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As we stop flying, the boneyard becomes more crowded
It is no secret that air travel is in a downwards spiral. The industry always manages to find excuses, it could be the crappy economy, high fuel prices, or a general sense of panic that is keeping people from flying.
And when air traffic drops, so does the demand for many of the planes operated by the airlines. When a route could once be served by a 747, low traffic may now demand a smaller plane, and when a 747 is idle, you can't just pull into a parking spot at the local airport and throw some quarters in the meter.
There are several types of aircraft boneyards in the world - some specialize in ripping all the valuable parts out of the carcass, others devote their knowledge to preparing the plane for a long break, awaiting the return of paying passengers.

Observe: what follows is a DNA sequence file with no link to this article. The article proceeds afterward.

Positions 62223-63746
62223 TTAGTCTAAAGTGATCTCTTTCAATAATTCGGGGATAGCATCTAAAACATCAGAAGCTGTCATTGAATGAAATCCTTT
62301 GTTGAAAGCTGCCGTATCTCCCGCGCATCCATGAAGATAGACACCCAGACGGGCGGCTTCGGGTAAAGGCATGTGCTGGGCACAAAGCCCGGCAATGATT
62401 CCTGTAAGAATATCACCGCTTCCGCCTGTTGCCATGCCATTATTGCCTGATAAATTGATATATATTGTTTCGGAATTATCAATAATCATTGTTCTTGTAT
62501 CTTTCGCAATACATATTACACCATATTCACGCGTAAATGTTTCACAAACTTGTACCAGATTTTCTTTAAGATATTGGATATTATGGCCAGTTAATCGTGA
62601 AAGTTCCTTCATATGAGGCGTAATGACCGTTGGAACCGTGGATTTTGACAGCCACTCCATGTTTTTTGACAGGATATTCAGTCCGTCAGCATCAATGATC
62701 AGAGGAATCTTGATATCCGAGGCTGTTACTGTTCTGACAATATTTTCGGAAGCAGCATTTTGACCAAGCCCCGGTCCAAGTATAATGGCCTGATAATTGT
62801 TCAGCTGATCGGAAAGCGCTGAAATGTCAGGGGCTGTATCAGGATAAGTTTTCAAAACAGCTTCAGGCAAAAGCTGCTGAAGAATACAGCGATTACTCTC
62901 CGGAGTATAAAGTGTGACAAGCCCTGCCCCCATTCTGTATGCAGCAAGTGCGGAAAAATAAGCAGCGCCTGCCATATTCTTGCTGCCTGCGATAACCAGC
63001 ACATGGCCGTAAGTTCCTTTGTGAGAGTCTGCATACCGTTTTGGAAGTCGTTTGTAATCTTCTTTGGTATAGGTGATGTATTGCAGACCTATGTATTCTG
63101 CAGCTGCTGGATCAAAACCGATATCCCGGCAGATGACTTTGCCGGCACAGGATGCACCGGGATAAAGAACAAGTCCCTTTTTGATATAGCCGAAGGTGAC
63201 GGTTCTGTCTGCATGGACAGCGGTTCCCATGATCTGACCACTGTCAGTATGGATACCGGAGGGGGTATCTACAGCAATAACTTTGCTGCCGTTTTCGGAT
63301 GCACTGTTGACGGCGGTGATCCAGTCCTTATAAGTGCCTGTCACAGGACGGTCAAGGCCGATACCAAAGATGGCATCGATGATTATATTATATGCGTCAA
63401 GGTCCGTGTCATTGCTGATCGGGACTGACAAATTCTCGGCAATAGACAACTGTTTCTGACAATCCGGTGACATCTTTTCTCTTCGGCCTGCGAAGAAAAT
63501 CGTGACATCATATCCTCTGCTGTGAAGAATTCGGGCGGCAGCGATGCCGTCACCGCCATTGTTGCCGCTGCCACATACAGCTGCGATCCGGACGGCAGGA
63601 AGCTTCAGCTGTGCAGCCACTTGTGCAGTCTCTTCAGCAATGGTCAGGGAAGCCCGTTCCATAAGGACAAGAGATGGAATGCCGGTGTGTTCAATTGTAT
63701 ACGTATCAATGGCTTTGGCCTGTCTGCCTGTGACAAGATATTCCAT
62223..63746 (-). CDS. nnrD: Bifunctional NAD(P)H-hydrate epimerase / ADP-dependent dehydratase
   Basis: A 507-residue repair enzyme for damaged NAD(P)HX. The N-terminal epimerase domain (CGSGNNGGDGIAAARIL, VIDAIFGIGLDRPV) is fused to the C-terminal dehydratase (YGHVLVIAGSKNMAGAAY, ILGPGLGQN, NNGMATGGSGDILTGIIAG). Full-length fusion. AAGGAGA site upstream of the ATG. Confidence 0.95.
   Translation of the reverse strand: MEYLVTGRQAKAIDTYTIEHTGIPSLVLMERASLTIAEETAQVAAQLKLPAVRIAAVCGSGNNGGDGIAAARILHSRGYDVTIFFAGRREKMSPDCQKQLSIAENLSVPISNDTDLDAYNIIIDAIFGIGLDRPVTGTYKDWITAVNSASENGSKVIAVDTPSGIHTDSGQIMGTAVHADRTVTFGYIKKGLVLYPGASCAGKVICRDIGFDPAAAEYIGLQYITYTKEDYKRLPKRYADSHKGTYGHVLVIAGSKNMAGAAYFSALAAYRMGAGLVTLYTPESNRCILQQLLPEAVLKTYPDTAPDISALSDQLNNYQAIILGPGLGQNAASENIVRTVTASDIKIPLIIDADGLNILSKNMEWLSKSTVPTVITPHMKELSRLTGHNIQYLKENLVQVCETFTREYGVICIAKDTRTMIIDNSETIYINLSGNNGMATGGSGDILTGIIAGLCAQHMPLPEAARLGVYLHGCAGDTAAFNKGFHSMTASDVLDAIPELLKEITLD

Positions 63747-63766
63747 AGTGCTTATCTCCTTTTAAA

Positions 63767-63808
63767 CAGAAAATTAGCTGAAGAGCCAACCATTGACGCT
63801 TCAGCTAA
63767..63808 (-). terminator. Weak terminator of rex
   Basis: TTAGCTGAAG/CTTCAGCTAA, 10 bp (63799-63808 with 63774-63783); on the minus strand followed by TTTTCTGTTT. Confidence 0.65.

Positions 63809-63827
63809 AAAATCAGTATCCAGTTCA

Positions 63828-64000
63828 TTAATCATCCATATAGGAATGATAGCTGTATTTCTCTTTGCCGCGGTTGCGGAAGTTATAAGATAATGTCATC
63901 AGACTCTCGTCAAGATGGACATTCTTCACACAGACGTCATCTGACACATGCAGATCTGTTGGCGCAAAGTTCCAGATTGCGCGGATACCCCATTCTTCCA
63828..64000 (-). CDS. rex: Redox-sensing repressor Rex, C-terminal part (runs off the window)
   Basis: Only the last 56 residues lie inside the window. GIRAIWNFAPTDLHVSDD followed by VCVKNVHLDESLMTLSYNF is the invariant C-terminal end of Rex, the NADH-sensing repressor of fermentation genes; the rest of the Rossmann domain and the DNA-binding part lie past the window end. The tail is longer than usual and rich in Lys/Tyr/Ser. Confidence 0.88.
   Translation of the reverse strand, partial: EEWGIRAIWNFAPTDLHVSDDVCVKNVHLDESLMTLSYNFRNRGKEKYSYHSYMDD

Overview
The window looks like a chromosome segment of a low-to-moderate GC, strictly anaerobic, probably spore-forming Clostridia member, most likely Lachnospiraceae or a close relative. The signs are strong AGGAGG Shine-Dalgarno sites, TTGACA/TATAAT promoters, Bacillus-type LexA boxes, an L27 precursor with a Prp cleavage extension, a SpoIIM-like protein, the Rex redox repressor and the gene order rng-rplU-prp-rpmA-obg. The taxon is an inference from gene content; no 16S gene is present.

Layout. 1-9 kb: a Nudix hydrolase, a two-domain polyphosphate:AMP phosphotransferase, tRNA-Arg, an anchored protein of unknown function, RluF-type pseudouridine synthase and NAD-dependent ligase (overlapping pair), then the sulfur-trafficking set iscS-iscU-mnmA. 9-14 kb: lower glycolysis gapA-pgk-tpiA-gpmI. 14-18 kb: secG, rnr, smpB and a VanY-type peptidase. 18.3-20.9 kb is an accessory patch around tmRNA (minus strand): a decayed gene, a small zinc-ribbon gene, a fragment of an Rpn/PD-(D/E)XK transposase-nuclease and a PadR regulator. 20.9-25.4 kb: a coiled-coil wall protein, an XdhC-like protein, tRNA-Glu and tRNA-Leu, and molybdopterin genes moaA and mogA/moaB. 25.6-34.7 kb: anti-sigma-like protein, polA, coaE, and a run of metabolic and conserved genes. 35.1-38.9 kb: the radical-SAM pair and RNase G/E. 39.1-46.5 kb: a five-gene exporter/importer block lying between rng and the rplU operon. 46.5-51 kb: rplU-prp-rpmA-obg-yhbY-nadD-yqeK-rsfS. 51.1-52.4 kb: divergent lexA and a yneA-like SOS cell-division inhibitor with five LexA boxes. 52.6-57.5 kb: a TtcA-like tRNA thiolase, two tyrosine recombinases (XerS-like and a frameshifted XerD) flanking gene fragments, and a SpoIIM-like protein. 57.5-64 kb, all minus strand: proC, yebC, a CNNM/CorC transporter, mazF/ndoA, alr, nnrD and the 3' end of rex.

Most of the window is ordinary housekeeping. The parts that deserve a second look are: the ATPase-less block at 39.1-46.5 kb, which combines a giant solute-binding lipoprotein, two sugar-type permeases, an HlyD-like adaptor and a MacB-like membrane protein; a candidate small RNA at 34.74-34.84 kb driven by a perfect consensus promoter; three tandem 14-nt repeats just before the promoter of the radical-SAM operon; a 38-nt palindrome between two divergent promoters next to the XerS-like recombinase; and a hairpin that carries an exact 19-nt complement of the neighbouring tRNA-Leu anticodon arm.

A plane that is destined for a long break will have all its fluids removed, as well as some instruments that don't do too well when they sit still. The engines and other openings are then blocked, and the airline simply pays for the spot. Some airlines even pay to have the plane moved around a little, to keep the tires in good shape.
In total, 1200 planes were grounded and moved to the boneyard last year, with an additional 675 heading to a parking spot this year, making it one of the worst on record.